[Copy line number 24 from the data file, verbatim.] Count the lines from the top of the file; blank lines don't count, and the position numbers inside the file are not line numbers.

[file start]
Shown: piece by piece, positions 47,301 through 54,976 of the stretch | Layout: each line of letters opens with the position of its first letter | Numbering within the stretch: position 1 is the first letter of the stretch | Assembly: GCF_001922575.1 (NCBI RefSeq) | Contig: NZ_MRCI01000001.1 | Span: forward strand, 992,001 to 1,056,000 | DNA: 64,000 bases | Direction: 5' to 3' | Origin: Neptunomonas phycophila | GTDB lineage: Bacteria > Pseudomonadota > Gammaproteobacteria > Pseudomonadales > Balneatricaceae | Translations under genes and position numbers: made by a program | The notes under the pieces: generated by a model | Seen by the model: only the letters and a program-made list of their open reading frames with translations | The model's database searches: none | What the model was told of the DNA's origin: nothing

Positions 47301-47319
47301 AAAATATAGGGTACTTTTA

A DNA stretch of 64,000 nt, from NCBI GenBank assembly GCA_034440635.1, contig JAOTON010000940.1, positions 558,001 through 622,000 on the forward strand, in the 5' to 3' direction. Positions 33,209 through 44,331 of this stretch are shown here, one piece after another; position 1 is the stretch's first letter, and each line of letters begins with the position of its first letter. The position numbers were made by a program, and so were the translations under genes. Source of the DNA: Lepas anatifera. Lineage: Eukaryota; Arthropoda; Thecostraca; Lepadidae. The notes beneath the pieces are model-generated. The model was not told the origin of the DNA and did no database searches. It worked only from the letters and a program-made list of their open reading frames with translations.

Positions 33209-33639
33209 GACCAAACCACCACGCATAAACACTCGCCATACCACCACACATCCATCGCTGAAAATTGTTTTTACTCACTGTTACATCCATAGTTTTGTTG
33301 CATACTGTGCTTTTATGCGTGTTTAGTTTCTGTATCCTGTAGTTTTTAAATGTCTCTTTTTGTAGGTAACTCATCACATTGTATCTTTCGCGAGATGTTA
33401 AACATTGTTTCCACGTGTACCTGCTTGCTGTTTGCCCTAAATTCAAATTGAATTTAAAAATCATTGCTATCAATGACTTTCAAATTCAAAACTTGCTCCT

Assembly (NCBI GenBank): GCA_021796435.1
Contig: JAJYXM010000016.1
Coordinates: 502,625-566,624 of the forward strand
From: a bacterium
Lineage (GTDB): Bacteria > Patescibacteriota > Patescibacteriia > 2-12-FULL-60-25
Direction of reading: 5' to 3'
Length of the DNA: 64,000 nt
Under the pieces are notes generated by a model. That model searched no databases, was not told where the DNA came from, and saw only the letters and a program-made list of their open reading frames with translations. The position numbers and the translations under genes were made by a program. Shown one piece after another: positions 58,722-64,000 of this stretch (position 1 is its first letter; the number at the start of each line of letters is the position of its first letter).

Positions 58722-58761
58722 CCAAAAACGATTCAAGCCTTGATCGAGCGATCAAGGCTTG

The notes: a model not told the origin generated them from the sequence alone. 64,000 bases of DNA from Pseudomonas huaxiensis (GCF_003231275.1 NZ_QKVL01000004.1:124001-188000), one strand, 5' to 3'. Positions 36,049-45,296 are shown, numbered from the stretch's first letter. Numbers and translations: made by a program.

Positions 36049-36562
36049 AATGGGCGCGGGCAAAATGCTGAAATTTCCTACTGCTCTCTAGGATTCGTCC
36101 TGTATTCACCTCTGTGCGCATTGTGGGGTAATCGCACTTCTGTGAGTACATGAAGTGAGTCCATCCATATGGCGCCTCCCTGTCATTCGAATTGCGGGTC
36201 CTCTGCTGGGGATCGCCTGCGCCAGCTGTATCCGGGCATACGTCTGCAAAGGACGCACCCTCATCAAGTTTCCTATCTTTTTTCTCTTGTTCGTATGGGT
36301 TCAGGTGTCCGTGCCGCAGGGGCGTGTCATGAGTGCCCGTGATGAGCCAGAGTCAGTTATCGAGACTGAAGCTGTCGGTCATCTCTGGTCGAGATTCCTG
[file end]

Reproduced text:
36301 TCAGGTGTCCGTGCCGCAGGGGCGTGTCATGAGTGCCCGTGATGAGCCAGAGTCAGTTATCGAGACTGAAGCTGTCGGTCATCTCTGGTCGAGATTCCTG